Wine has been a status symbol among the upper classes in the U.S. since the American Revolution. The upper classes were mostly of British stock and the Brits did not have an indigenous wine growing and wine making culture (not true anymore, I drank a sparkling from the U.K. last weekend.) In America, wine was imported, expensive, and inaccessible to many. As waves of immigrants from southern Europe came to this country in the late 1800s and early 1900s, they brought their cultural traditions including the presence of wine on the table. Among immigrants, homemade wine was consumed without much fuss but outside the upper class the majority of Americans stuck to beer and spirits. And then came the great wealth generation of the 1980s and 1990s. Money accumulated outside the historic social classes at a great pace. Conspicuous consumption was a widespread phenomenon and, in some circles, drinking rare wine the U.S. “aristocracy” consumed (Bordeaux, mostly) became a sign that a person had reached a certain level of social sophistication. Unlike a piece of jewelry where the size of a diamond is visible to the eye, with wine the sensory value of a wine lies hidden inside the bottle. A consumer does not know if he will like the taste of a wine until after it has been purchased and consumed. Certain features may indicate how a wine may taste if the consumer has some wine knowledge – like region, alcohol levels, vintage – but even then, wine is expensive and the majority of people need someone to tell us what will taste good and what we should put in our cellar. Into that vacuum walked the wine critic.

Throughout the 1990s and 2000s, we relied on a handful of powerful critics to tell us what we should drink. Their power and preferences in wine were paramount and unchallenged. The forces of supply and demand elevated their favored wines to status symbols and price became the visible symbol of quality. At the same time, Americans started to spend more of their new wealth on eating and drinking. Cuisine from all over the world came to our shores and fine dining restaurants multiplied like bunnies. As we dined out for business and pleasure, we relied on sommeliers (and our wrinkled, handy, wine score pocket guides) to lead us in our wine-buying decisions. The interest in wine and the dominance of a few critics dove-tailed with an explosion in communications technology. Web-enabled handheld devices brought wine knowledge to us – and could be shared by us – from wherever we sat. As a result, over the past ten years, power has de-centralized from just one or two critics to a multitude of bloggers and avid posters of tasting notes and Facebook posts. They have gained a platform and audience to share what they think is good to drink. I like this evolution. It feels democratic and self-confident, good American ideals. It can lead to open minds and cut down fossilized social structures of taste. But there is an inherent danger.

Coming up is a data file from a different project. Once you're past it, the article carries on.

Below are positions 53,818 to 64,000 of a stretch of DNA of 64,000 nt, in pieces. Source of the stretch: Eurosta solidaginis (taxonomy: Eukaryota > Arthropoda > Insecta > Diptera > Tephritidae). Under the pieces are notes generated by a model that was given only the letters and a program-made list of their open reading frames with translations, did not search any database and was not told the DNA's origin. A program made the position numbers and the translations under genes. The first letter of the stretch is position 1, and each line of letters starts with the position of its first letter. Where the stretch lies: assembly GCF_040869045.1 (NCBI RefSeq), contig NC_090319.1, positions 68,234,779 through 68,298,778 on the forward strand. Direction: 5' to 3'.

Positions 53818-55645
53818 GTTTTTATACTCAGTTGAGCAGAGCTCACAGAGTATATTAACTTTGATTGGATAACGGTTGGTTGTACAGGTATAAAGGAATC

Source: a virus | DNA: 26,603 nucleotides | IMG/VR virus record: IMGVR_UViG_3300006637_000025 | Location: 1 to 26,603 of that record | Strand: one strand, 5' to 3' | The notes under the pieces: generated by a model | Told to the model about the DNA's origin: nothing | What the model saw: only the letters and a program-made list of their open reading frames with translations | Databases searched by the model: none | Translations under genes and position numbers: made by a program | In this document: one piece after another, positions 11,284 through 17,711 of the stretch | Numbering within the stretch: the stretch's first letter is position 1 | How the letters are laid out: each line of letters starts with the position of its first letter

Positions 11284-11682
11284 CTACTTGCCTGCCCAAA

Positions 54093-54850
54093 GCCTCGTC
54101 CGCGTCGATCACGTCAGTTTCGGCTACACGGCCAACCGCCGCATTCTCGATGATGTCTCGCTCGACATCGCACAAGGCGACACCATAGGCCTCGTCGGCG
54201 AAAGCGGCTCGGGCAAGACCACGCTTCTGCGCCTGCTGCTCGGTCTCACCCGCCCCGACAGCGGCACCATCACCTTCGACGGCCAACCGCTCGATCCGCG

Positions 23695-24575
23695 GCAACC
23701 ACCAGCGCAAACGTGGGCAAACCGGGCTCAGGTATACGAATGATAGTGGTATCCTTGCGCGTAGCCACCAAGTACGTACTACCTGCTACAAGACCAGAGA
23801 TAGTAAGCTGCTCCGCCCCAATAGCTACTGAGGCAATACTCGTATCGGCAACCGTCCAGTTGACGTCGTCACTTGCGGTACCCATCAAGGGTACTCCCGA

When I first started learning about wine in the early 90s, the wine authorities had the benefit of decades of tasting to back up their pronouncements. Of course, I did not always agree with their palates – which I did not recognize initially so I followed them – but their opinions were at least based on a breadth of wine knowledge that far surpassed my own. Further, to be in print you needed a sufficient number of subscribers to support you or have the approval of a publisher. Now, everyone has equal voice and access to the public, and perspective and wine knowledge are not a prerequisite for sharing an opinion. Since wine is a consumer good with somewhat invisible product features, we open ourselves up to crazes and fads if the hype is in overdrive. Something ultimately tasty to a small sub-sector of adventurous wine drinkers, will be buoyed and amplified online by multitudes with little knowledge on the subject sharing their enthusiasm for something new and hip. What is perhaps a passing curiosity becomes a phenomenon overnight. As a result, new tastemakers may focus on the buzz of the moment at the expense of offering a range of wines that pair with their cuisine. In the end, I prefer this to the tyranny of thought and opinion we experienced over the past 30 years. But, it is how I ended up drinking nasty wine for 4 days in Copenhagen.

At Peay we strive to make classic wines that transcend fashion and fads. We hope to make delicious wines that you buy because they taste good and represent a truth about how that variety tastes in a cold location, specifically, our vineyard, and not because they are trendy and hip. So, next time when I am in the land of wine hipness, I will pocket my Beanie Baby mad cash and stick to beer and spirits. Have you tried a Saison?

AP article_fall 2015